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Fair value measurement of private placements: A challenge for pension plans

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Updated : December 18, 2018

In an economic environment of low interest rates and volatile returns, pension plan managers are looking to diversify their portfolios while earning higher returns. To this end, a new investment category has recently been added to traditional equity and fixed-income investment portfolios: private placements.

In an economic environment of low interest rates and volatile returns, pension plan managers are looking to diversPrivate placements are traded over-the-counter through private offerings. Most investments in these types of vehicles are carried out through private equity funds or funds of funds. Funds hold capital stock of various, usually private, companies or fund units. Private placements are illiquid and have a limited time horizon (i.e. 7 to 10 years), which is determined when the fund is created.ify their portfolios while earning higher returns. To this end, a new investment category has recently been added to traditional equity and fixed-income investment portfolios: private placements. 

Fair value measurement: A complex process

Measuring the fair value of an asset involves estimating the price that would be received if the asset were sold in an orderly transaction. Because private placements are illiquid and there is little market data about them, there are few comparable transactions available on which measurement can be based.

Private funds value their positions through different methodologies which are generally based on valuation methods and techniques, such as discounted cash flows and earnings multiples. Investors measure their investments in these funds by using the net asset value (NAV) provided by fund promoters. When the values assigned to these investments are based on unobservable inputs, they are categorized within Level 3 of the fair value hierarchy under IFRS 13 and the Appendix to Section 4600.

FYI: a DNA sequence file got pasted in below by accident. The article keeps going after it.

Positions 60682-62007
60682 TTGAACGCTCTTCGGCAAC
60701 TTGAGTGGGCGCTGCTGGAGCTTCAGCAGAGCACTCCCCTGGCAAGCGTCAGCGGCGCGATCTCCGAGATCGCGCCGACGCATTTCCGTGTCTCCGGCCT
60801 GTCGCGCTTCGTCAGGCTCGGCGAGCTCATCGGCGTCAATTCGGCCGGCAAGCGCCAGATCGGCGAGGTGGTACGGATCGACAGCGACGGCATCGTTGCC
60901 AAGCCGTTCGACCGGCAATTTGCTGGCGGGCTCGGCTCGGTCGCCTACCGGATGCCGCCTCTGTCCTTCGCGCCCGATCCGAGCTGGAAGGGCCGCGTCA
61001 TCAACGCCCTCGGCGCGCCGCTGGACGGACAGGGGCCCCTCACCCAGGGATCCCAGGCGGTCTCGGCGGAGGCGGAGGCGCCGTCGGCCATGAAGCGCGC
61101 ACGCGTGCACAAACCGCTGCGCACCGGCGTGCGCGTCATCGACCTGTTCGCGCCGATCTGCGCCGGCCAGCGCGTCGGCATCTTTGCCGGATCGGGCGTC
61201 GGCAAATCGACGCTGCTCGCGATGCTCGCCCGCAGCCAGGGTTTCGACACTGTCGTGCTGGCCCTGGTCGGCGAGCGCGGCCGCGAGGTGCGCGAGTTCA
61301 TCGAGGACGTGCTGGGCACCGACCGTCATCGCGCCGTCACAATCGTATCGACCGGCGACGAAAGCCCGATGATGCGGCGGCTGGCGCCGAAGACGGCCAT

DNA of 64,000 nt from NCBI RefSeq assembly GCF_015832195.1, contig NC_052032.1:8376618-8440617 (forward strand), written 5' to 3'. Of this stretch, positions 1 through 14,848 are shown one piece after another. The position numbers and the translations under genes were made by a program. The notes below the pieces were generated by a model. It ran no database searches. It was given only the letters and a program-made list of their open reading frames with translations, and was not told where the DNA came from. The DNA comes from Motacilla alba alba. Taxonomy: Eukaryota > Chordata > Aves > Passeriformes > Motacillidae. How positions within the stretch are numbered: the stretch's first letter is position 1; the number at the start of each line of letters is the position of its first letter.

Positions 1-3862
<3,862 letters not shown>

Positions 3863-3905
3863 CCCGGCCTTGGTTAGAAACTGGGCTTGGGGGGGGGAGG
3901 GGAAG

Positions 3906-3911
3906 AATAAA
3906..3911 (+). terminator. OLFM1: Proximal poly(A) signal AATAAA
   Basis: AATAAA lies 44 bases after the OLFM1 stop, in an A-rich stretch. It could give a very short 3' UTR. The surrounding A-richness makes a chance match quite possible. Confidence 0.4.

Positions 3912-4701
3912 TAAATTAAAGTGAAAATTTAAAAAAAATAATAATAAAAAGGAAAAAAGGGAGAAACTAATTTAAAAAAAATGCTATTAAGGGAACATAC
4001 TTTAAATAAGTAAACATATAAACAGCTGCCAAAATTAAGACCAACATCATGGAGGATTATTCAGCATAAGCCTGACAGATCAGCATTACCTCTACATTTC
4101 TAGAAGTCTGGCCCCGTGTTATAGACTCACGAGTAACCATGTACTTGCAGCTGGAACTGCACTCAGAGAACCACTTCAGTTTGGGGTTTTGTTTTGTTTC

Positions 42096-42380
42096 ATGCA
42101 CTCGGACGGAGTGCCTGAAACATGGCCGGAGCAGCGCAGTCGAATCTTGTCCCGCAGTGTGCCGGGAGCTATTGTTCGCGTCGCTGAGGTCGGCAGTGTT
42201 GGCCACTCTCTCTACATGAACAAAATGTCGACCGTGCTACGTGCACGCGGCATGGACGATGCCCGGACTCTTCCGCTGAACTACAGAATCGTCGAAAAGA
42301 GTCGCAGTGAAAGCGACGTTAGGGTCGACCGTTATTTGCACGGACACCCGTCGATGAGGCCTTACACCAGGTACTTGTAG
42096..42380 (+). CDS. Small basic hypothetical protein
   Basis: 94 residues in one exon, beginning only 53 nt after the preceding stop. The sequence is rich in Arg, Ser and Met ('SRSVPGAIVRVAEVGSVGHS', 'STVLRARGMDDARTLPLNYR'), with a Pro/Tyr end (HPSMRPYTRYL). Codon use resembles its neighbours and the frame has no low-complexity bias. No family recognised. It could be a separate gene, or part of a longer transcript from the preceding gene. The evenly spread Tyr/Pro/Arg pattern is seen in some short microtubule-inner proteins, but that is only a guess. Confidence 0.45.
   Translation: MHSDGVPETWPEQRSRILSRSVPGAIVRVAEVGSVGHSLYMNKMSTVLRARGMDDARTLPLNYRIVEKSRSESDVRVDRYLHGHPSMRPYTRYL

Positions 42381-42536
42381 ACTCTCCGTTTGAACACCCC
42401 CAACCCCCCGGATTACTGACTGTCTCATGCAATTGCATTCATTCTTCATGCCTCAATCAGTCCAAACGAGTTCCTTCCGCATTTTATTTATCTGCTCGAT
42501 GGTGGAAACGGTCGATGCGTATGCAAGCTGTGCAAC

Audited financial statements showing fund investments at fair value are sometimes available several months after the financial statement reporting date of institutional investors, including pension plans.

Financial statement preparers determine the fair value of their investment in a fund using the net asset value (NAV) per unit based on the most recent financial statements provided by the fund promoter. This value is adjusted for acquisitions and disposals of fund units made between the date of the fund’s financial statements and the investors’ financial statement reporting date.

The value of these funds in the year-end financial statements of pension plans is often based on unaudited three-month-old information. Fair value differentials can be even more significant since some funds do not remeasure their assets quarterly. The quarterly statements provided by managers can be difficult to reconcile with the audited financial statements at year-end due to changes in the recognition of income and expenses during the year which are not necessarily communicated to investors. The figures in the financial statements should be the same as the values of the investor’s custodian and the plan manager.

In addition, there is little information about the assumptions used to determine the fair value of these funds and the risks of using reasonable assumptions.

Consequently, financial statement preparers should carry out a retrospective comparison of the unaudited value in the financial statements at the NAV based on the funds’ audited financial statements, once available, to ensure that the process used to determine the value for financial statement reporting purposes is appropriate.

Conclusion

For most pension plans, private placements represent a small portion of assets invested compared to traditional investments. The fair value differentials mentioned above are often immaterial in the financial statements of institutional investors. However, given the growing importance of private placements, efforts will have to be made to ensure these differentials remain immaterial. 

Otherwise, a method of obtaining evidence must be found to properly measure the fair value of private placements, assess its reasonableness and disclose the risks involved.


The Order’s Sector-specific working group on pension plans

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